The spending plan, nearly identical to the one party leaders proposed on May 29th, now moves on to the state Senate.
Republicans argued that it was a caring and compassionate budget.
“We are expanding services for individuals with intellectual disabilities, seniors, physical disabilities, services to improve quality of childcare programs, and improving services for at risk children,” said Rep. Matt Baker (R-Tioga).
At $28.3 billion, the budget is within a stone’s throw of Governor Corbett’s proposal. It provides $300 million for business incentives and an additional $10 million more than Corbett’s for public education.
GOP members emphasized that the budget was restrained and responsible, and over and over noted that it increased state spending on public education to historic highs.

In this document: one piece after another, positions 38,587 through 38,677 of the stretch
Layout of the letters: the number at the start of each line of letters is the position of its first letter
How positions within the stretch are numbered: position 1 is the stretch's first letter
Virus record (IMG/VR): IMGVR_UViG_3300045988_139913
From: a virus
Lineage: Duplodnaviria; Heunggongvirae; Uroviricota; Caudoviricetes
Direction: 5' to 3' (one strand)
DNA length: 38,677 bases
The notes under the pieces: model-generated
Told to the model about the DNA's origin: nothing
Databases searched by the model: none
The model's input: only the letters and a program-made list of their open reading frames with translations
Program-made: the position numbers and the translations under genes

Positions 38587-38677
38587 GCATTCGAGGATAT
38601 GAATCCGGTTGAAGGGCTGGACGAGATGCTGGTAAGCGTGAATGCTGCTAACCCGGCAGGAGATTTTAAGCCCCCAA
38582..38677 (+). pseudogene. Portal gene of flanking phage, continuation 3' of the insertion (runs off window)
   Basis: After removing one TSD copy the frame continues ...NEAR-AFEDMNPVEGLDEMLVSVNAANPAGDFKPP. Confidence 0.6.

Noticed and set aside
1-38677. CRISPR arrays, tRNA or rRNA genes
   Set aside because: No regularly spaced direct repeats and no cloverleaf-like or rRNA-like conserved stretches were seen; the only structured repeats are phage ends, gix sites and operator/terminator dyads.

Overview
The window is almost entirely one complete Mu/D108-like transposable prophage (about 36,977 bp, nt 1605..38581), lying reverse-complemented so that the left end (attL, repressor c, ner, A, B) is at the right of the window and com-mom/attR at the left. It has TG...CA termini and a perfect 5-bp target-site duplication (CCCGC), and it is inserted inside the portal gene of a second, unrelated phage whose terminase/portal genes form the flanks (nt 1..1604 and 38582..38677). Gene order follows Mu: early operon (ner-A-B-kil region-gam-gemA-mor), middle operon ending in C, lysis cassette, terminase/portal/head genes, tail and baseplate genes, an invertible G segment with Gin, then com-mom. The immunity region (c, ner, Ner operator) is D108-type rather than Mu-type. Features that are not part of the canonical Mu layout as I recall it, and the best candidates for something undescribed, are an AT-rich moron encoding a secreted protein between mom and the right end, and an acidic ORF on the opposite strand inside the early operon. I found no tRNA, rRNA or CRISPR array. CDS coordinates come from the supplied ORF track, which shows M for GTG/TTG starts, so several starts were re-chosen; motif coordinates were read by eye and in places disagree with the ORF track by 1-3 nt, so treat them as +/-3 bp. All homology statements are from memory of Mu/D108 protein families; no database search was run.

In the House Appropriations Committee on Monday, Minority Chairman Joe Markosek (D-Allegheny) tried to introduce an amendment to the budget allowing for taxation on Shale Drilling and Medicaid expansion. This was defeated and the bill moved on to the floor of the house.
On Tuesday Democrats again made an unsuccessful push to amend the budget, this time to reflect the expansion of Medicaid. It was defeated despite gaining some Republican support.
The third day though was no more the charm for House Democrats, who focused on education in addition to Medicaid.
“Under this proposed budget which funds education we are one of only two states in the nation that does not have a funding formula,” said Rep. Mike Sturla of Lancaster County.